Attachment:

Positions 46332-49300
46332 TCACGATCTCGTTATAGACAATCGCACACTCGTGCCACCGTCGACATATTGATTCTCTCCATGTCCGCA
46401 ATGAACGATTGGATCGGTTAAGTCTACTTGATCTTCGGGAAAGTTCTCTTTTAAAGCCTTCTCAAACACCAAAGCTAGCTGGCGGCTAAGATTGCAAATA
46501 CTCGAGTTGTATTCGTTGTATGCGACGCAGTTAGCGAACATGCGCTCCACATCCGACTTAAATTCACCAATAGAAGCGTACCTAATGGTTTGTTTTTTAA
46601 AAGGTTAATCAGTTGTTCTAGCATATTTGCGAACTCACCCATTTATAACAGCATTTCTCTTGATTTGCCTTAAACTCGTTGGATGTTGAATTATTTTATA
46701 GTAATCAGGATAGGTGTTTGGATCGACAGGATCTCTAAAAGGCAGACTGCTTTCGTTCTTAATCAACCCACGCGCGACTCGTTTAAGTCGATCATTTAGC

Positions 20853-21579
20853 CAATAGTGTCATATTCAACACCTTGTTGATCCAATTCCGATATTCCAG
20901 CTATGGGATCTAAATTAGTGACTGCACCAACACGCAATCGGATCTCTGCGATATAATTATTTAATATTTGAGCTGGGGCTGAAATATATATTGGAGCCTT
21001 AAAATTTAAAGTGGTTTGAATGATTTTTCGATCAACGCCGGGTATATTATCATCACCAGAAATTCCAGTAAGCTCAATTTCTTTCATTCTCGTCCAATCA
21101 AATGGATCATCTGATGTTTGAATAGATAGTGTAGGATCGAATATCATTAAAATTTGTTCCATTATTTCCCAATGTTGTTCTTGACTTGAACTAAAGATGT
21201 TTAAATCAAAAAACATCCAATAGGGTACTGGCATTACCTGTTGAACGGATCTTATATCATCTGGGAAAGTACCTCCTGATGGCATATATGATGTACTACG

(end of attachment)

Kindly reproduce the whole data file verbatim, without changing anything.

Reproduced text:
Positions 46332-49300
46332 TCACGATCTCGTTATAGACAATCGCACACTCGTGCCACCGTCGACATATTGATTCTCTCCATGTCCGCA
46401 ATGAACGATTGGATCGGTTAAGTCTACTTGATCTTCGGGAAAGTTCTCTTTTAAAGCCTTCTCAAACACCAAAGCTAGCTGGCGGCTAAGATTGCAAATA
46501 CTCGAGTTGTATTCGTTGTATGCGACGCAGTTAGCGAACATGCGCTCCACATCCGACTTAAATTCACCAATAGAAGCGTACCTAATGGTTTGTTTTTTAA
46601 AAGGTTAATCAGTTGTTCTAGCATATTTGCGAACTCACCCATTTATAACAGCATTTCTCTTGATTTGCCTTAAACTCGTTGGATGTTGAATTATTTTATA
46701 GTAATCAGGATAGGTGTTTGGATCGACAGGATCTCTAAAAGGCAGACTGCTTTCGTTCTTAATCAACCCACGCGCGACTCGTTTAAGTCGATCATTTAGC

Positions 20853-21579
20853 CAATAGTGTCATATTCAACACCTTGTTGATCCAATTCCGATATTCCAG
20901 CTATGGGATCTAAATTAGTGACTGCACCAACACGCAATCGGATCTCTGCGATATAATTATTTAATATTTGAGCTGGGGCTGAAATATATATTGGAGCCTT
21001 AAAATTTAAAGTGGTTTGAATGATTTTTCGATCAACGCCGGGTATATTATCATCACCAGAAATTCCAGTAAGCTCAATTTCTTTCATTCTCGTCCAATCA
21101 AATGGATCATCTGATGTTTGAATAGATAGTGTAGGATCGAATATCATTAAAATTTGTTCCATTATTTCCCAATGTTGTTCTTGACTTGAACTAAAGATGT
21201 TTAAATCAAAAAACATCCAATAGGGTACTGGCATTACCTGTTGAACGGATCTTATATCATCTGGGAAAGTACCTCCTGATGGCATATATGATGTACTACG